etting saved through Jesus Christ and receiving the Holy Spirit sounds like it would be a really big deal. I mean, the sheer mechanics of opening up one’s heart and having the Holy Spirit move in like a college kid moving into the dorms is difficult to wrap your head around. Oddly enough, Christians seem to think it requires nothing more than the ability to repeat phrases told to you by another person. This applies mainly to children who are too young to formulate a sentence based on the premise that a person died for you thousands of years ago so you won’t go to Hell when you die. It goes something like this:
Heavenly Father, I know that I have sinned against you. I want to be a better person. I believe you sent Jesus to die on the cross for my sins, that you raised him from the dead, and that he hears my prayers. Please forgive me and let Jesus come into my heart and life. I give my life to you, Lord. In Jesus’ name I pray, amen.
There are tons of variations and examples of the “Sinner’s Prayer” all over the place. You can read up on some of them here:
There are key elements to this prayer that are supposed to make it effective:
- Acknowledgement of a sinful nature (the inferiority complex)
- Belief in Jesus Christ
- Romans 5:8 “But God demonstrates his own love for us in this: While we were still sinners, Christ died for us.”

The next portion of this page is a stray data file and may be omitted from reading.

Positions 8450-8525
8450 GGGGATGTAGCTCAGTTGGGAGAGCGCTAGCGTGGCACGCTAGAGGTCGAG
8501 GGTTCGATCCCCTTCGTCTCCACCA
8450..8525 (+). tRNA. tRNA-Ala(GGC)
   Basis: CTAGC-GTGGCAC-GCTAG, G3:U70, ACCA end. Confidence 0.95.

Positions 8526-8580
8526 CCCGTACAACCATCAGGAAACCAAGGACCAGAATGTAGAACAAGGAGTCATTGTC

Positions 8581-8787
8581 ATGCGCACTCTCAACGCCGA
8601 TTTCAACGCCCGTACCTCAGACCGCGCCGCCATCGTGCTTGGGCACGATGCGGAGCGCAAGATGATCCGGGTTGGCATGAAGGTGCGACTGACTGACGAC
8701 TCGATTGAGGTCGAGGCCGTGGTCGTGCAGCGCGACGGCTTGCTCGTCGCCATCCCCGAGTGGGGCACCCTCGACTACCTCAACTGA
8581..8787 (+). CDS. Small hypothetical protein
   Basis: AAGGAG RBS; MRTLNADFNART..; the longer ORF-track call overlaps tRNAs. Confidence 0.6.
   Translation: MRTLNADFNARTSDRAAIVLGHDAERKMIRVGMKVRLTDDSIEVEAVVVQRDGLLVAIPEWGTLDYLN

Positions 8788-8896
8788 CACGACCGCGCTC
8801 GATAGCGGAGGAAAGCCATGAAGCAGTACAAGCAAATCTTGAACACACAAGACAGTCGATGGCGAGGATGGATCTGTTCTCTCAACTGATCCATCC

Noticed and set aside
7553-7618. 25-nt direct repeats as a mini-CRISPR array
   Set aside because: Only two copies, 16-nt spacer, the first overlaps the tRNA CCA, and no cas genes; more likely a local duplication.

- Romans 10:9 “If you declare with your mouth, ‘Jesus is Lord,’ and believe in your heart that God raised him from the dead, you will be saved.”
- Romans 10:13 “for, ‘Everyone who calls on the name of the Lord will be saved.'”
- Revelation 3:20 “Here I am! I stand at the door and knock. If anyone hears my voice and opens the door, I will come in and eat with that person, and they with me.”
All you have to do is mean it. The problem with this prayer is that a child really doesn’t understand what they’re being led to say. A sinner? What does that mean? How did I get that way? Why did god make me wrong? Jesus died on the cross? How did he know me back then? How does someone dying make up for me being born a sinner? How did he die if he’s still alive and listening to me? How does a man live inside of someone’s heart? How can he be in Heaven and in my heart at the same time?
Children really don’t understand the intricacies of what you’re proposing, and I’d venture a guess that a lot of adults don’t either. However, children and credulous adults have one thing in common: if you make it sound important enough they’ll suspend their disbelief and go along with it. At this point the adult tells the child that they’ve been saved (from what?) and that their next step is to show their obedience to Jesus Christ by getting baptized — more ritualized behavior to ready the kid for a lifetime as a follower.
The problem with this ritual is that it’s empty and deceitful. Who honestly thinks they could fool an all-knowing deity by coaching a kid to say some lines they don’t even understand? Doesn’t that make it seem like you’re spitting in god’s face? And what good does this do for the child? If they weren’t actually, truly saved from Hell because they didn’t really know what they were saying then aren’t they still going to Hell? I guess it doesn’t really matter, as long as you’re making soldiers for Jesus, right? You have to keep those attendance numbers growing!
When I was four years old I said the prayer of repentance with my dad coaching me. I really meant it but I can tell you now, I didn’t understand it. I had just been frightened into following along by the threat of Hell, and it was very effective. That’s how I became a born-again Christian.